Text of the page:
2023 Polls: Managing Our Fault Lines

NIGERIA’S general elections have gone but we are glad that despite the prophecies, political analyses, and pre-election maneuvers; which pointed towards thunder, fire, brim stones, sand and blood; the 2023  elections held, mostly peacefully and joyfully. Although there were isolated cases of disruption, malfunctioning of technical tools, and unfortunately preventable deaths, the election was better than imagined.

HOWEVER, we observed with regrets the sprouting of  certain fault lines that have implications for the continual existence of Nigeria as undivided sovereign entity and the sustenance of our growing democracy. Certain extraneous factors that affect governance and unity were brought to the fore, magnified and became deciding factors over merits, competence and unity. Therefore, we remain bold to say that political apathy, voting patterns and post-election agitations in the 2023 elections were outcomes of selfishness rather than rational thinking and actions.

BEFORE the elections, we had warned that campaigning along ethnic and religious lines portend more danger for the nation than its imagined contribution to winning the elections. Unfortunately, this election was seen  in clearer ways than normal the conflict between the two dominant religions in the country. The voting patterns also clearly laid the foundation for future religious confrontations. The unrestrained utterances and participation of religious leaders in the electioneering process have further divided the people in different parts of this country. We fear that in the years to come, many policies that could have been beneficial to the nation may not fly as religious meanings could be insinuated thereby killing such polices on arrival, and the nation would be worse for it.

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ALONG ethnic lines, it is unfortunate that while President Muhammadu Buhari had laid the foundation for suspicion and hatred during his eight-year rule, by the ethnically lopsided appointments, and the lackluster handling of the activities of terrorists of the Fulani descent; former President Olusegun Obasanjo is fanning its embers by insisting that a particular geo political zone is hated by all in the nation. The outcome of this is seen by the claim of Lagos by some, and the threats to determine who owns the economic capital of Nigeria. Gradually, the seed of xenophobia and genocide is being planted and watered.

FURTHERMORE,  our warnings on the politicization of economic and monetary policies fell on deaf ears. Now, by policy somersaults and reversals, the nation’s economy is stared with recession in its face. When impoverishment, and economic handicap become a clandestine policy of governance, commitment, national development and attraction of Foreign Direct Investments FDI, become a mirage. So, with these political policies, citizens and intending foreign investors have realized that government may not be trusted to promote entrepreneurial activities as well as secure investments. We may soon witness the mass exodus of business organisations, local entrepreneurs and capital flights from the country. A national economy that seeks to thrive in a competing global environment ought to seek and pursue healthy policies and not vindictive steps to gain power or make others lose by all means.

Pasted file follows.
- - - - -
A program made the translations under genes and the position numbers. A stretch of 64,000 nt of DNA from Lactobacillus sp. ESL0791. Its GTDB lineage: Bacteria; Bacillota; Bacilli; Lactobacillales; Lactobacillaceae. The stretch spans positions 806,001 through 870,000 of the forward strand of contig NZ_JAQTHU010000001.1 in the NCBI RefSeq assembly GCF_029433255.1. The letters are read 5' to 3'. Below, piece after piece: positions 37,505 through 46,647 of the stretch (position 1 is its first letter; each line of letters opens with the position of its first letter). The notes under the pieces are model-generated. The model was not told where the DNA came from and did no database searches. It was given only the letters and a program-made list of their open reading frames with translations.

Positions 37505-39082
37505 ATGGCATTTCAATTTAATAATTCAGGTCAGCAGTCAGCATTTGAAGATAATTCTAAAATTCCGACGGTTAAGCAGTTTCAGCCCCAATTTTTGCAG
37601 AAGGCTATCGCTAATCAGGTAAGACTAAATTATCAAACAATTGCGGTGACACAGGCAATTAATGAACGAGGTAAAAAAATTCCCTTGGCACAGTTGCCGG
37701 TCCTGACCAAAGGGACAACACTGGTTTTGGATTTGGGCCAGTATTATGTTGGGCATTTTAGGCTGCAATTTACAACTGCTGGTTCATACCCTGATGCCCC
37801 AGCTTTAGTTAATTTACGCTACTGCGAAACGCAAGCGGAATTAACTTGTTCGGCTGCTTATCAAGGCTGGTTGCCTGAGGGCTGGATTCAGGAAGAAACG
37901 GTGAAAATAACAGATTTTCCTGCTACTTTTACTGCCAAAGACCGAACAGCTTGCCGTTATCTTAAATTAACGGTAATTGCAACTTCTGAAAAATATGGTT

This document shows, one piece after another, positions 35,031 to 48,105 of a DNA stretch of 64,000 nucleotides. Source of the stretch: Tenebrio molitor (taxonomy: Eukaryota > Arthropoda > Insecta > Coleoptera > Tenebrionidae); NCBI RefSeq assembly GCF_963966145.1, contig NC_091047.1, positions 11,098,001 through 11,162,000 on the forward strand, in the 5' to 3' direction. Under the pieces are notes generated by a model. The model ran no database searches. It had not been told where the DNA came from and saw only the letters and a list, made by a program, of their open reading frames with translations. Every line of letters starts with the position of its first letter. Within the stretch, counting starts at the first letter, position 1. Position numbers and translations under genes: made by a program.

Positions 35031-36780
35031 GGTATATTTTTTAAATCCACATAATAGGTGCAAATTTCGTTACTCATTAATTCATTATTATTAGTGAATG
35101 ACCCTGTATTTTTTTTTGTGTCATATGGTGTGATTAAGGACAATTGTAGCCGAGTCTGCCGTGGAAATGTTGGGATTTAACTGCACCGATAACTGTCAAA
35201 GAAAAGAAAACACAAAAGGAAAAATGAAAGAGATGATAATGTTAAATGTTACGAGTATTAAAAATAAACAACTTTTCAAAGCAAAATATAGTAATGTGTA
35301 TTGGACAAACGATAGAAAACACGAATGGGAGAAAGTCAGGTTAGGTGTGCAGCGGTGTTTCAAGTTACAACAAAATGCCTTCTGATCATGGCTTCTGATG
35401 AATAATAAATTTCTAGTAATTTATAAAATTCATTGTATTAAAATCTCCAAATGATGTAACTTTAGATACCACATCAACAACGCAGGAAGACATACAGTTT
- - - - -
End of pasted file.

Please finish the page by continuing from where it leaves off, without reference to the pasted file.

IF the planned NLC strike eventually held for a day, Nigeria would be worse for it. Strikes must be prevented at all costs, as they portend danger, given the inciting utterance of politicians over the last held elections. We had insisted that while free and fair election is the ideal in any political system, there may not be a hitch free election.

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HOWEVER, given that the Constitution and Electoral Act had foreseen such scenarios and created avenues of redress, we are not careful to describe the inflammatory remarks and vehement utterances of certain politicians, including their disintegrative protests as acts of disloyalty with divisive intentions and calls for bloodshed. If the Judiciary could in times past, and recently too, restore mandates to the aggrieved, it is expected that those who truly wish the best for this nation should channel their energies towards getting their facts and figures together to win at the electoral tribunals rather than post fake news, videos and information that seek to appeal to emotions rather than the reasoning of legal provisions. We remind our political gladiators and bad faith losers to remember the causes and consequences of the Nigeria Civil War, as well as the media induced Rwanda genocide.

IN all these, the ball is in the court of the Federal Government now. The Presidency must ensure that fences are mended, and the laws are enforced to ensure that this nation does not implode. Furthermore, the Peace Committee of retired General Abdulsalam Abubakar must call a meeting of all the gladiators, caution them and guide them into seeking judicial redress rather than enforcing the rule of the jungle that would do no man any good. While INEC should immediately study this election, discover the loopholes, and begin the process of having better elections in the near future; the incoming government must ensure that appointments and distribution of executive positions, as well as the dissemination of justice must be void of ethnic and or religious colorations. A government of inclusion and altruism must be installed so as to ensure that Nigeria rises up from its ruins and takes her topmost position in Africa and the world.

2023 Polls: Managing Our Fault Lines

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